Monday, March 29, 2010

Size Matters

One of the things that is confusing in the bike world is the fact that while bicycles come in different sizes, the way in which the sizes of bicycles are described is not very logical or consistent. For example, when talking about children's bikes, we tend to refer to wheel size. So we say things like "Suzy is riding a 16 inch bike now, but next year she'll move up to a 20 incher." In adult bikes, folks in bike shops refer to bikes by their frame sizes, where frame size is the traditionally refers to the length of the seat tube. In the case of the two bikes pictured above, while they both have 26" wheels, the black bike on the left has a 24" frame

While the much smaller white bike has a 13" frame.

And while a quality manufacturer and a good bike dealer will give you good guidance about sizing a bike, the big stores that try to sell everything fall back on just specifying wheel size when they sell their cheap Bike Shaped Objects. Poor fit, poor assembly, poor components and poor manufacturing all make the Bike Shaped Object something to be avoided. A good used bike is always a better deal than a new Bike Shaped Object. (My friends at Dirt Rag did a great article on BSOs a few years ago. You can read it here.)

But sizing of quality bikes is confusing. While we specify bikes based on seat tube length, wheel sizes and frame geometries factor in. Some manufacturers have longer top tubes and some kinds of bikes may have top tubes that are level while others may have sloping top tubes. Some bikes, like those designed for cyclocross, may have higher bottom brackets. Just because you ride a 52 cm bike from manufacturer A doesn't mean you'll be comfortable on a 52 cm bike from manufacturer B. And by the way, the US bike business is still schizophrenic with regards to the metric system. Road bikes usually have their frame sizes specified in centimeters, while mountain bike sizes are usually expressed in inches. And no, you can't just do a simple metric conversion to figure out your mountain bike size from your road bike size. That would be too easy. As the late, great Sheldon Brown noted, "Anarchy reigns!" But Sheldon's article here is a good guide map to some of the issues involved in sizing a bike.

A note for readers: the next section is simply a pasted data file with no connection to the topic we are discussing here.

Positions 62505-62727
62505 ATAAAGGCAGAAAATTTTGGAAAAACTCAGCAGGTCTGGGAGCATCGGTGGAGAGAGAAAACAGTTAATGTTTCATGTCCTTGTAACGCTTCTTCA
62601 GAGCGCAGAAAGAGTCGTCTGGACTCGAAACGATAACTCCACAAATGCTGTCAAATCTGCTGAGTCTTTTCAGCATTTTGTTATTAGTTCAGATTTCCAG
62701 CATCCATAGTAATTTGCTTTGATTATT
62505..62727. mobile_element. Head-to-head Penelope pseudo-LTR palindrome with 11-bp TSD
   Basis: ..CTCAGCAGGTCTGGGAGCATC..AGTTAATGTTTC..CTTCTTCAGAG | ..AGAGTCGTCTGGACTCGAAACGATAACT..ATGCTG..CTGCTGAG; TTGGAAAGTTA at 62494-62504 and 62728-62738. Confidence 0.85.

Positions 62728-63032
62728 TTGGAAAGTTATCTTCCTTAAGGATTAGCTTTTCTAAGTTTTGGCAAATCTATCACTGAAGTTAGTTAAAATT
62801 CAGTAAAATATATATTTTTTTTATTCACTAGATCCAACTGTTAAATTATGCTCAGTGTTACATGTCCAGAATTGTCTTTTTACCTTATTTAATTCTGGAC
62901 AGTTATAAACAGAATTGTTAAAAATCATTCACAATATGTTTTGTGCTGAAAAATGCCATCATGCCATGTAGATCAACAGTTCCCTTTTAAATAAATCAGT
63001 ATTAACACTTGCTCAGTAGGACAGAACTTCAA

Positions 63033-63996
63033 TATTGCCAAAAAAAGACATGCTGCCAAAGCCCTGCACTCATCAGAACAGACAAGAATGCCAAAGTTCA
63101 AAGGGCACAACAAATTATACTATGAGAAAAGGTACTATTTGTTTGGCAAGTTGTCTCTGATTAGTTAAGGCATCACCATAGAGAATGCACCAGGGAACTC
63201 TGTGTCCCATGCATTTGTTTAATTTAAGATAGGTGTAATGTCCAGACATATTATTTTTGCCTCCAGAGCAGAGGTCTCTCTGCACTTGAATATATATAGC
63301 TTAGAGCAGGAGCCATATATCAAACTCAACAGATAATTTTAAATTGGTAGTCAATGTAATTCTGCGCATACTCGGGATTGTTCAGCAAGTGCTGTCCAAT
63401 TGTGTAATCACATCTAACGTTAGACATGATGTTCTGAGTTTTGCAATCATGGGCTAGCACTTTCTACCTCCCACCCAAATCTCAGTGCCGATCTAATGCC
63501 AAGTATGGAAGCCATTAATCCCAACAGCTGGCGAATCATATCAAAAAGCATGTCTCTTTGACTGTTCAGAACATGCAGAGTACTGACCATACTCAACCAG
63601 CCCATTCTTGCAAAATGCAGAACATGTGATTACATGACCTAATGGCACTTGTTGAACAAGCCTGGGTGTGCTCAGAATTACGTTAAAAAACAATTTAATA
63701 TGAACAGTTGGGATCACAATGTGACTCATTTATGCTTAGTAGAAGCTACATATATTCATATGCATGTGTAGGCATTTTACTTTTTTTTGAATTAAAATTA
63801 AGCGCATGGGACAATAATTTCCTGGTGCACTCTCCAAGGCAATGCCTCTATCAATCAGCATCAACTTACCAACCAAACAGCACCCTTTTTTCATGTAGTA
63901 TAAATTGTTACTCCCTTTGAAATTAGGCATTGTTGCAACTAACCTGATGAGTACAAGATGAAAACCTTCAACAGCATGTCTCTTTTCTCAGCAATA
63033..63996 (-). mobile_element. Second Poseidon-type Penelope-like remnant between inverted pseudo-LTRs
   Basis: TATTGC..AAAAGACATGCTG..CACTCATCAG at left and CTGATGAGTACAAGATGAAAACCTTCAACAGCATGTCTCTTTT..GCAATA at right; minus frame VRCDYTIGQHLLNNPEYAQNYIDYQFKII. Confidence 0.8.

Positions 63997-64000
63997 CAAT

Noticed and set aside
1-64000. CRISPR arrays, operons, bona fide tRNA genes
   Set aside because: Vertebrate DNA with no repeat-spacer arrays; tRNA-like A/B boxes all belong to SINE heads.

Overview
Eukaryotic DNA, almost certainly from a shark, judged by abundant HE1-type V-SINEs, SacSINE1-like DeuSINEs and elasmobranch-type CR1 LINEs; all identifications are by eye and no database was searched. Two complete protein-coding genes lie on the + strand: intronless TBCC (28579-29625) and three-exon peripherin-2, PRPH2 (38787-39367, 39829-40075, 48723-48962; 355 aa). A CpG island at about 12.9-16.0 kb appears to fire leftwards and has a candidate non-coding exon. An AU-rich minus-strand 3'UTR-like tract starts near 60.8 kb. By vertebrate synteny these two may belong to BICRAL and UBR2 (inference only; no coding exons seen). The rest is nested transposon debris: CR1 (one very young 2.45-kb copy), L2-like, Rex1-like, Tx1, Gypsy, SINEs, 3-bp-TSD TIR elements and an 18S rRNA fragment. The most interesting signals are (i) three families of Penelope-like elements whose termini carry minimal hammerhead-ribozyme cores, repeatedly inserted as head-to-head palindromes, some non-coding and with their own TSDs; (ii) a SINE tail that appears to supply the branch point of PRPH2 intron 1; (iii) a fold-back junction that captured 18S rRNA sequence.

With bikes, like shoes, fit is the most important thing. As a rider you are really only going to be happy if your butt, your hands and your feet wind up in the right spots. That means making sure the distance from the saddle to the bars is not too long and not too short. You want to have just the slightest bend in your knee at the bottom of the pedal stroke and have the position of the saddle relative to the cranks be such that you make the most of the power your legs can generate. (This can vary somewhat depending on the type of bike and style of riding; triathletes tend to have their saddles farther forward than folks riding beach cruisers, for example.) Peter White has an excellent fit article here.

At the top of this article I showed two 26" wheeled bikes. The larger bike would comfortably fit someone well over 6 feet tall and a five foot person would probably be comfortable on the smaller bike. Wheel size alone doesn't really tell you much about the bike, it is only one factor in the sizing.

Below I've included a picture of two of my own bikes, my Monocog Flight 29er and my Dahon D3. I'm 5'6" tall and I ride the smallest (15") frame that Redline makes for the Flight. I don't know if anybody much smaller than me could fit on a 29er but I'm perfectly comfy on my Flight. And despite a more upright position (the handlebars are closer to the seat) I also am completely comfy on my Dahon D3. The bikes feel very different but I ride them in very different environments. The 29" wheels take a bit to get rolling and then tend to roll over everything, so the Flight is a machine that just eats up the back country trails. The Dahon, on the other hand, has very little inertia in those tiny wheels, so it's quick off the line and is perfect for zipping around town. Both bikes fit me and fit into the environments where I ride them.

Size matters and so does fit. If you find a bike that is the right size for you and the right fit for you, you'll have fun riding and you'll ride more.

Keep 'em rolling,

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